Coder attributes of the bias term (`Bias` of a linear regression model), specified as a `LearnerCoderInput` object.

The default attribute values of the `LearnerCoderInput` object are based on the input argument `Mdl` of `learnerCoderConfigurer`:

• `SizeVector` — This value must be `[1 1]`.

• `VariableDimensions` — This value must be `[0 0]`, indicating that the array size is fixed as specified in `SizeVector`.

• `DataType` — This value is `'single'` or `'double'`. The default data type is consistent with the data type of the training data you use to train `Mdl`.

• `Tunability` — This value must be `true`.

### Other Configurer Options

File name of the generated C/C++ code, specified as a character vector.

The object function `generateCode` of `RegressionLinearCoderConfigurer` generates C/C++ code using this file name.

The file name must not contain spaces because they can lead to code generation failures in certain operating system configurations. Also, the name must be a valid MATLAB function name.

After creating the coder configurer `configurer`, you can specify the file name by using dot notation.

`configurer.OutputFileName = 'myModel';`

Data Types: `char`

Verbosity level, specified as `true` (logical 1) or `false` (logical 0). The verbosity level controls the display of notification messages at the command line.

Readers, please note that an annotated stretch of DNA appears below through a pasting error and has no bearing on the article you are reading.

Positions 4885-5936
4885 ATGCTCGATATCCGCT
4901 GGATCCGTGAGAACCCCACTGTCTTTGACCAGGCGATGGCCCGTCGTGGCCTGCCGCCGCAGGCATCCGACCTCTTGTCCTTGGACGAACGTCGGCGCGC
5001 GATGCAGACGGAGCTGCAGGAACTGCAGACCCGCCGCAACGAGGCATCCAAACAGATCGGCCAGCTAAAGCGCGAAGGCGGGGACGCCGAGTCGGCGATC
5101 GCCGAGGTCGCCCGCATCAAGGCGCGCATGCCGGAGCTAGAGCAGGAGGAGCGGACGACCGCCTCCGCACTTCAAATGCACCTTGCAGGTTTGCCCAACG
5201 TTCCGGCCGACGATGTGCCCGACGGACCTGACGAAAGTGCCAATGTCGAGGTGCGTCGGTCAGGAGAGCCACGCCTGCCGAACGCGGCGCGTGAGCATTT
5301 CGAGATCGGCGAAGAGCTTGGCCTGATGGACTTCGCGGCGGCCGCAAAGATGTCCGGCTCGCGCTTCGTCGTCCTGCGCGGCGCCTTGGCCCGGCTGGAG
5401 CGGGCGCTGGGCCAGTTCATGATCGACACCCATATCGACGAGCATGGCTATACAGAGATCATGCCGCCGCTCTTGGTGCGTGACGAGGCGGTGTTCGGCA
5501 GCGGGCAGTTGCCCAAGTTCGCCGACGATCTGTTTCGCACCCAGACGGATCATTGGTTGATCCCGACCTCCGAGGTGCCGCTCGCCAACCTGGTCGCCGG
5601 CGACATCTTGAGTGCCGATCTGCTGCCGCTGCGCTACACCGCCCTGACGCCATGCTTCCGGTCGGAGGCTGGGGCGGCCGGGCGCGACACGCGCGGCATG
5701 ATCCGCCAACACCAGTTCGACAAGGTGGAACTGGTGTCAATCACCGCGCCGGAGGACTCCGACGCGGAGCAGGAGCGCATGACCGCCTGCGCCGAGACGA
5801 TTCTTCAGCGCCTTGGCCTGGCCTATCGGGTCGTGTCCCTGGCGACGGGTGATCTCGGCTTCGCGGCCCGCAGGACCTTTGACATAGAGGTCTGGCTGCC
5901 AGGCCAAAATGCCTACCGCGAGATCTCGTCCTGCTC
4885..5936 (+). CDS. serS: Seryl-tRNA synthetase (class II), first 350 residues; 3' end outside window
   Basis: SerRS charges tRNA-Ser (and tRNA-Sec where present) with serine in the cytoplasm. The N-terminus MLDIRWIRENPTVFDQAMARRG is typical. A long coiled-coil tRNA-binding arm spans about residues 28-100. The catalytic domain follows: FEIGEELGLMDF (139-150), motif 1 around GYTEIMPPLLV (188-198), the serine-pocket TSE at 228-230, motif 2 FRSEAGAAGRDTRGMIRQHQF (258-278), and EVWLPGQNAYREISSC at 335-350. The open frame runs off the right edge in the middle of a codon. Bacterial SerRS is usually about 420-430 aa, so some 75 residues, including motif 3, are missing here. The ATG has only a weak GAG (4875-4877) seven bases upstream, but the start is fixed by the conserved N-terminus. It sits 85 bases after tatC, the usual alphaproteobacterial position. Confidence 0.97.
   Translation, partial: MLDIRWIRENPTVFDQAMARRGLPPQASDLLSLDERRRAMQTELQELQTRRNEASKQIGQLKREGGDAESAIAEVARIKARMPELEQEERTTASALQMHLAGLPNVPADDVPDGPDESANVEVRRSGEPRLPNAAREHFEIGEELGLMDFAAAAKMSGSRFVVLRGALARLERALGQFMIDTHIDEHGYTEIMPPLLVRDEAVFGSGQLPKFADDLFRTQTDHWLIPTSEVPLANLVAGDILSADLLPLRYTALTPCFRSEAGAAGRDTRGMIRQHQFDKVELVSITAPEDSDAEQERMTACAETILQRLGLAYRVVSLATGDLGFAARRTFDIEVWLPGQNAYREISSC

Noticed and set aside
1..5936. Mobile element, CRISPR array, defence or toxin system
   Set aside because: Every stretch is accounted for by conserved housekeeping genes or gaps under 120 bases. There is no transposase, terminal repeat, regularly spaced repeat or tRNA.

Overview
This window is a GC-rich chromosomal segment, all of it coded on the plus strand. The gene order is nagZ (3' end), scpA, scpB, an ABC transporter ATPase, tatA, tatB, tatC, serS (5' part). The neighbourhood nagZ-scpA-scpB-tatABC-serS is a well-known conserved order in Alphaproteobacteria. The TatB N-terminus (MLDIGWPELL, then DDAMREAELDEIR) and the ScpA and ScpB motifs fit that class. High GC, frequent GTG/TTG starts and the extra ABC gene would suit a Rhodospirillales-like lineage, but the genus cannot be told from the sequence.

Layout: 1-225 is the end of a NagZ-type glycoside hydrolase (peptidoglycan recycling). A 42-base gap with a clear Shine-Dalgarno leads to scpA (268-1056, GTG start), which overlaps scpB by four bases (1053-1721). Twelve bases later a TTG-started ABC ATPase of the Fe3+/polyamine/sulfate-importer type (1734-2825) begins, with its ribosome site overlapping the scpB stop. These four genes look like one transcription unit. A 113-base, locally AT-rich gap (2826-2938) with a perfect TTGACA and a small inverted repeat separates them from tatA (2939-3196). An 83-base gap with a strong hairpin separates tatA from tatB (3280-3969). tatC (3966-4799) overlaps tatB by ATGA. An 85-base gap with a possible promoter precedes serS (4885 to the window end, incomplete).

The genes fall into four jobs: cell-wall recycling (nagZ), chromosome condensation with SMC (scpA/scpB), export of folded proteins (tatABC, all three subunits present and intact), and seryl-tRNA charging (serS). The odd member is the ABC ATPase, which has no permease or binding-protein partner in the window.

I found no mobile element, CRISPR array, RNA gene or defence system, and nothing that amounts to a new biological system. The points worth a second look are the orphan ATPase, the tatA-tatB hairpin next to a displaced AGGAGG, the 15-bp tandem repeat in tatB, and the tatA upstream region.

ValueDescription
`true` (logical 1)The software displays notification messages when your changes to the coder attributes of a parameter result in changes for other dependent parameters.
`false` (logical 0)The software does not display notification messages.

To enable updating machine learning model parameters in the generated code, you need to configure the coder attributes of the parameters before generating code. The coder attributes of parameters are dependent on each other, so the software stores the dependencies as configuration constraints. If you modify the coder attributes of a parameter by using a coder configurer, and the modification requires subsequent changes to other dependent parameters to satisfy configuration constraints, then the software changes the coder attributes of the dependent parameters. The verbosity level determines whether or not the software displays notification messages for these subsequent changes.

After creating the coder configurer `configurer`, you can modify the verbosity level by using dot notation.

`configurer.Verbose = false;`

Data Types: `logical`

### Options for Code Generation Customization

To customize the code generation workflow, use the `generateFiles` function and the following three properties with `codegen` (MATLAB Coder), instead of using the `generateCode` function.